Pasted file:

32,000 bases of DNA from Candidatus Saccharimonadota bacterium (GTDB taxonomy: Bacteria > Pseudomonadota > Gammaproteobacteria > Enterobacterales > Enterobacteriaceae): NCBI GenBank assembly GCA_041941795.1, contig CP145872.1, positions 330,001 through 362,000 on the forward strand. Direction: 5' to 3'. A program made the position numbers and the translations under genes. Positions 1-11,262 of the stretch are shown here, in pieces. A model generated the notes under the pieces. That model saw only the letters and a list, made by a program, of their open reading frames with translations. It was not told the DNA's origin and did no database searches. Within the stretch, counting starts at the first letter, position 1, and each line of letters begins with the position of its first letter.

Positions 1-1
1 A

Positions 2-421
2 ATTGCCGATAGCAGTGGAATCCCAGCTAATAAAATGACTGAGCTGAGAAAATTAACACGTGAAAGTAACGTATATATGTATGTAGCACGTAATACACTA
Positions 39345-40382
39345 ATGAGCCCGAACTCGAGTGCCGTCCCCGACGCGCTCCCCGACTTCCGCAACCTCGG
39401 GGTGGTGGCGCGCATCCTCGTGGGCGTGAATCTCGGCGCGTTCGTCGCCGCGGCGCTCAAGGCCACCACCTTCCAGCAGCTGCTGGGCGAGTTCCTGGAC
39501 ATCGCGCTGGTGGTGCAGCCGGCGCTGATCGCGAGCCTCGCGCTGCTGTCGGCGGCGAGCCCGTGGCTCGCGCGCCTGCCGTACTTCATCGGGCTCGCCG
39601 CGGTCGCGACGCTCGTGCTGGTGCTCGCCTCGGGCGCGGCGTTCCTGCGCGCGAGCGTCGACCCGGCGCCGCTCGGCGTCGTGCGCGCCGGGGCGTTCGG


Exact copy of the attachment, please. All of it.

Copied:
32,000 bases of DNA from Candidatus Saccharimonadota bacterium (GTDB taxonomy: Bacteria > Pseudomonadota > Gammaproteobacteria > Enterobacterales > Enterobacteriaceae): NCBI GenBank assembly GCA_041941795.1, contig CP145872.1, positions 330,001 through 362,000 on the forward strand. Direction: 5' to 3'. A program made the position numbers and the translations under genes. Positions 1-11,262 of the stretch are shown here, in pieces. A model generated the notes under the pieces. That model saw only the letters and a list, made by a program, of their open reading frames with translations. It was not told the DNA's origin and did no database searches. Within the stretch, counting starts at the first letter, position 1, and each line of letters begins with the position of its first letter.

Positions 1-1
1 A

Positions 2-421
2 ATTGCCGATAGCAGTGGAATCCCAGCTAATAAAATGACTGAGCTGAGAAAATTAACACGTGAAAGTAACGTATATATGTATGTAGCACGTAATACACTA
Positions 39345-40382
39345 ATGAGCCCGAACTCGAGTGCCGTCCCCGACGCGCTCCCCGACTTCCGCAACCTCGG
39401 GGTGGTGGCGCGCATCCTCGTGGGCGTGAATCTCGGCGCGTTCGTCGCCGCGGCGCTCAAGGCCACCACCTTCCAGCAGCTGCTGGGCGAGTTCCTGGAC
39501 ATCGCGCTGGTGGTGCAGCCGGCGCTGATCGCGAGCCTCGCGCTGCTGTCGGCGGCGAGCCCGTGGCTCGCGCGCCTGCCGTACTTCATCGGGCTCGCCG
39601 CGGTCGCGACGCTCGTGCTGGTGCTCGCCTCGGGCGCGGCGTTCCTGCGCGCGAGCGTCGACCCGGCGCCGCTCGGCGTCGTGCGCGCCGGGGCGTTCGG